Buoyed in past decades by the Cold War, the U.S./Soviet space race, and the development of personal computers, "'rithmetic" never falls far out of favor (although recent shifts toward questionable pedagogy and educational policy have contributed to a precipitous drop in America's mathematical competitiveness, leading in the last several years to a desperate hyper-focus on the need to improve math and science instruction in the U.S.; read my post titled "Mediocrity in Math Instruction," here).
Reading returned to prominence about 20 years ago, as the disastrous effects of "whole language" instructional theory became obvious and the specter of a generation that couldn't read lead to crash literacy programs and the return of "old fashioned" phonics.
Now that we've awakened to the new text-based Internet age, and while the need to read well remains unsurpassed, good writing skills are quickly becoming indispensable. As textual information begins to fill our lives more and more, the ability to communicate easily, effectively, and convincingly in writing is taking on an importance similar to that given to speaking and presentation skills during the recent heyday of the telephone, radio, and television. Whereas in the 20th century one strove to cultivate effective personal communication skills and a "good phone voice," what will matter as much or more to the next couple of generations will be the acquisition of excellent remote communication skills and a "good email voice." Those living during the first part of the 21st century will need superior writing skills that combine the powerful vocabulary and grammatical training emphasized during the 1960's and 70's, the informal, easy self-expression popularized during the 1980's and 90's, and the conciseness and brevity demanded during the "age of email" of the 2000's and beyond.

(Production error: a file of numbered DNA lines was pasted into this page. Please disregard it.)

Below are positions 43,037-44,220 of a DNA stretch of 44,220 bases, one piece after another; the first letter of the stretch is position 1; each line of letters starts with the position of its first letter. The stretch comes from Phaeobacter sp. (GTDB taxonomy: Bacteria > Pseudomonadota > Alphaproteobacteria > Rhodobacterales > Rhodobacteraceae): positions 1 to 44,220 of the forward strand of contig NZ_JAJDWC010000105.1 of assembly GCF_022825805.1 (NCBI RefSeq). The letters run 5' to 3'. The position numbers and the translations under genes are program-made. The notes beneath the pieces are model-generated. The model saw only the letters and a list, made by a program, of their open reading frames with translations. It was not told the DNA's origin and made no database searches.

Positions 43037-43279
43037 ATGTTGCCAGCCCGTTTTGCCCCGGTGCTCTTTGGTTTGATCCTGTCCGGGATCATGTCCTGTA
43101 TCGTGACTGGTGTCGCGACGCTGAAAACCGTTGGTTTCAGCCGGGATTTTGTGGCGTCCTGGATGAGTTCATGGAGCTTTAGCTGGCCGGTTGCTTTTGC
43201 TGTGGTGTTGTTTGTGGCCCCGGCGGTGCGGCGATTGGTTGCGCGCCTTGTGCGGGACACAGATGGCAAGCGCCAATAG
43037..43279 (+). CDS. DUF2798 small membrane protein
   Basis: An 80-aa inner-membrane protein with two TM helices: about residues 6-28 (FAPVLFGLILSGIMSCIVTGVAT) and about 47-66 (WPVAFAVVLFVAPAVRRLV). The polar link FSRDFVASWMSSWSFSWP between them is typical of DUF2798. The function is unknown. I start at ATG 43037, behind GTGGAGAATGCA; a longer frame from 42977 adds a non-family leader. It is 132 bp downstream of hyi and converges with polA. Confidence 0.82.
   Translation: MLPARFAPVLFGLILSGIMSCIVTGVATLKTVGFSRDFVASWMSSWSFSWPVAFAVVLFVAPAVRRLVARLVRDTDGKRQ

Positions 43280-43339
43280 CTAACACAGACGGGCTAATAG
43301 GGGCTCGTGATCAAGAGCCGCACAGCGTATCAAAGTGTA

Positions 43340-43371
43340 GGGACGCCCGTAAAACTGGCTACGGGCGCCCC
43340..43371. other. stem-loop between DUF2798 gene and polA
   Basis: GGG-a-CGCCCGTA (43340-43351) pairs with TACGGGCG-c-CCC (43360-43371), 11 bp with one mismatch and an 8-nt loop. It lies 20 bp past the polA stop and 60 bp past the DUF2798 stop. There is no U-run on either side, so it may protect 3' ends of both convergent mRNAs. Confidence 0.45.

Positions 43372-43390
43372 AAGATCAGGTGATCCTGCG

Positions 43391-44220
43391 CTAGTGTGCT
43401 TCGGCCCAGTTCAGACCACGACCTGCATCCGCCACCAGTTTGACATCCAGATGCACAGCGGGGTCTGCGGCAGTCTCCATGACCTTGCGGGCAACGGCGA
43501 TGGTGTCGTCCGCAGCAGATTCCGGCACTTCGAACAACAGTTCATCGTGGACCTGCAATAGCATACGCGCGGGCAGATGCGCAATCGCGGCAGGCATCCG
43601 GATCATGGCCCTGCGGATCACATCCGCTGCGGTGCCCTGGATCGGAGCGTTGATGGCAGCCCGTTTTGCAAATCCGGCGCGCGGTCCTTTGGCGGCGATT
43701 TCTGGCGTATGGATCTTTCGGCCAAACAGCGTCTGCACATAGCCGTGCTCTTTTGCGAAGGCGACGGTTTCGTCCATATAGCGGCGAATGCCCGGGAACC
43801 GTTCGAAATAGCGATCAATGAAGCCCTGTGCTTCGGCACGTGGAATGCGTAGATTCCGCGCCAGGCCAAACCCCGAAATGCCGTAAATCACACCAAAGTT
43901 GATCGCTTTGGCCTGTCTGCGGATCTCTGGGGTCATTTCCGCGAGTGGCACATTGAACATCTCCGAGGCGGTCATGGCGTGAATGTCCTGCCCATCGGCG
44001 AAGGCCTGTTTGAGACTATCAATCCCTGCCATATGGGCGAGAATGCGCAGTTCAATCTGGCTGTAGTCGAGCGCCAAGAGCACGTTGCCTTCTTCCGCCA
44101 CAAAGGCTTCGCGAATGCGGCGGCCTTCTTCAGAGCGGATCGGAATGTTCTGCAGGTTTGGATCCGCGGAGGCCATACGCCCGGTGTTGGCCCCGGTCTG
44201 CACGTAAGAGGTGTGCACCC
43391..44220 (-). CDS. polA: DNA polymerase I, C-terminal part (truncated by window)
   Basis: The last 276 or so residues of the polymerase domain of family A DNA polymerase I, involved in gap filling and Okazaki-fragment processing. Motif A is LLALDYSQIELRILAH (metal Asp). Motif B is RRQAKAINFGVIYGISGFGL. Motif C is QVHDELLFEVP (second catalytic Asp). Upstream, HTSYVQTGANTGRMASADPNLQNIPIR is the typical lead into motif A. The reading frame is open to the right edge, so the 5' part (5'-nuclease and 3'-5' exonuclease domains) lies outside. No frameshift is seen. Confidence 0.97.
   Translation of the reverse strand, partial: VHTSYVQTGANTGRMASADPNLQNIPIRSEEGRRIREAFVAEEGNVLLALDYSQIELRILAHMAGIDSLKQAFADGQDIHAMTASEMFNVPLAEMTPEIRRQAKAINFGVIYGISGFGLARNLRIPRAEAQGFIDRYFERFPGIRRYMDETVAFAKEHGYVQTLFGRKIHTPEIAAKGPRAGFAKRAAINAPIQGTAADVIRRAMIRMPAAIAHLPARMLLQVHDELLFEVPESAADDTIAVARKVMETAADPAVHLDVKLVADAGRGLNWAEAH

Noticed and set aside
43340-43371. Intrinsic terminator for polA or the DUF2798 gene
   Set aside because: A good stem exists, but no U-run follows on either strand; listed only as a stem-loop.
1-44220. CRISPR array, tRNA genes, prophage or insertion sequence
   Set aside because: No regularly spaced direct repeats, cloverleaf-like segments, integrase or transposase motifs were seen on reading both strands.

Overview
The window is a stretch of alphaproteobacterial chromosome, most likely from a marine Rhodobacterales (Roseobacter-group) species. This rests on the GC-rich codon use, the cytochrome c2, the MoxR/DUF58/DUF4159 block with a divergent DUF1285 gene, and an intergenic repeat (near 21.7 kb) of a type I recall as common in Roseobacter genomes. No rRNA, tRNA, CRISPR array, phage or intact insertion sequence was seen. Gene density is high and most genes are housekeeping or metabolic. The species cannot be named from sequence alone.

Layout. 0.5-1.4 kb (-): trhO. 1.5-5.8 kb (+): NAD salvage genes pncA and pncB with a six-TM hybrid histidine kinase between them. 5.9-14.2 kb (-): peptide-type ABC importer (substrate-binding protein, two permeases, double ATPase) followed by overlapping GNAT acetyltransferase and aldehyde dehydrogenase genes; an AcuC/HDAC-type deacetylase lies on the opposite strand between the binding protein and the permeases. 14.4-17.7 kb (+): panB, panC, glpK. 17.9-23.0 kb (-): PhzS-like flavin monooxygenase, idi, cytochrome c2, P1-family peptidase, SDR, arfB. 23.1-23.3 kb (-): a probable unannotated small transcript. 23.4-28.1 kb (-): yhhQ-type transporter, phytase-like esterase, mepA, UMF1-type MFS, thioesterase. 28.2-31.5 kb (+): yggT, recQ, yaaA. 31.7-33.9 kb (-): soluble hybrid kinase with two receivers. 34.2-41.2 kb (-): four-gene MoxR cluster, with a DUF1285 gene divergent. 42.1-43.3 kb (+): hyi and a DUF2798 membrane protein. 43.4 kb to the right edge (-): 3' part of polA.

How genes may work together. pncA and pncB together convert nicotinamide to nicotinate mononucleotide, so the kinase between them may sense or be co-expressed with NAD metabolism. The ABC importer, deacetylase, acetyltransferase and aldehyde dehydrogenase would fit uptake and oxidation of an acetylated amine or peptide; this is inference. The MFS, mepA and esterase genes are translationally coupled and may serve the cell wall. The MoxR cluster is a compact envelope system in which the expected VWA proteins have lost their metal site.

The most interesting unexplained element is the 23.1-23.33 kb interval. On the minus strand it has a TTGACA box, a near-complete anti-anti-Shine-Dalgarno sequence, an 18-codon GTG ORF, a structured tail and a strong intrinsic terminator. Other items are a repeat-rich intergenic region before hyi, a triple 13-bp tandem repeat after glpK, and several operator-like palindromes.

After suffering years of insult, injury, and neglect ... writing is back ... stronger than ever. It's finally time to welcome good, fluent writing skills into the American cultural mainstream once again.
An editorial on the increased importance and essential inter-relatedness of reading and writing appeared recently in the L.A. times – read it here.
Here's to the return of sentence diagramming, choosing the right word, and the crafting of a well-turned phrase!
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